I can't write this caption. It's just going to make me cry.
Olivia’s “over there” adventure to retrieve The Observer Child had great significance to the endgame, which brings us to this: Why did Michael step off the subway and allow himself to be captured last episode? It was interesting how the show resisted a direct explanation and wanted us to figure it out for ourselves. My theory: Michael allowed himself to be taken because he calculated with his quantum brain (or knew via omniscient knowledge) that such an action would set in motion a chain of events that would give Olivia the power she needed to overcome what had become the biggest obstacle for accomplishing Operation: Reboot, a hateful superman who wanted to exterminate humanity. When you consider that Michael also effectively brokered some eye-for-an-eye vengeance-justice for Etta’s murder, that magical little kid suddenly becomes downright creepy. (More on him later.)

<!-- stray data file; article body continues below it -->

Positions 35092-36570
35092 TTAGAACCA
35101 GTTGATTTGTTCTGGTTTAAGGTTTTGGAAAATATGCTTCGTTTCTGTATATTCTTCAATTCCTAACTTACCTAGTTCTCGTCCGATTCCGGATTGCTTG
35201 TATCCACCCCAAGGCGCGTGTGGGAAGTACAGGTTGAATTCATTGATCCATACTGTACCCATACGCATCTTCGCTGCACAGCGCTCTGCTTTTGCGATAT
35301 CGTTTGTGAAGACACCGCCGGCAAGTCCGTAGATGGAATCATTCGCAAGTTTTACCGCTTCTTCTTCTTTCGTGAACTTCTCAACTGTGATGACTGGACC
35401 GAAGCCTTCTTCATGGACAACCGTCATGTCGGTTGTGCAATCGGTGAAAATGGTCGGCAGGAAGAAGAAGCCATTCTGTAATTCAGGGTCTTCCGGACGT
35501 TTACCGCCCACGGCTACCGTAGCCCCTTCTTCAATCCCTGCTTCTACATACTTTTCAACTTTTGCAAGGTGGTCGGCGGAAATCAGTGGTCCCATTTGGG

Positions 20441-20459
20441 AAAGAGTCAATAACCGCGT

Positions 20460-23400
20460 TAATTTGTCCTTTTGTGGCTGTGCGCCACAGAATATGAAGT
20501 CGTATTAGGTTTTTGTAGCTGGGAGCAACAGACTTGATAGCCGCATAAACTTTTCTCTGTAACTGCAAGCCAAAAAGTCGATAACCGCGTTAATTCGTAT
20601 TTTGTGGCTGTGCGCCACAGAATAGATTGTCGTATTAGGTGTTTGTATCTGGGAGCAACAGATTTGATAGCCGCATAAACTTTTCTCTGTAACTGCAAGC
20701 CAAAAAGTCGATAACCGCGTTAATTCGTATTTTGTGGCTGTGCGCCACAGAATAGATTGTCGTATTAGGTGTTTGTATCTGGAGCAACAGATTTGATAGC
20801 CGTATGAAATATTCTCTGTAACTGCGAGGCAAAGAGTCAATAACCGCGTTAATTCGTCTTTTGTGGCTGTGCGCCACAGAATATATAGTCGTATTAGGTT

Despite the small pleasures and recognizable-in-retrospect endgame benefit of the “over there” sequence, the storyline, in the moment, felt a little meager. The world was too under-produced (really felt the pinch of the slashed budget season here), the story too hurried for a truly satisfying stop on Fringe’s “Favorite Things” world(s) tour. And it was jarring to see The Observers teleport between universes as they chased after Olivia to reclaim the kid. I seem to recall this was possible, but I think it was a mistake to play this card, anyway, and for the first time this season, no less, because it begged questions that the show didn’t – and couldn’t – answer. What was The Observers’ relationship to the “over there” world? Did they ever consider it a threat? Is there only one group of Observers in the Fringe multiverse, i.e. the population that’s indigenous to the “over here” timeline? Why didn’t Peter think of going “over there” and asking for help earlier in the season when he was Observer-powered? And why oh why didn’t The Observers send more than just two agents after Olivia? They should have sent dozens!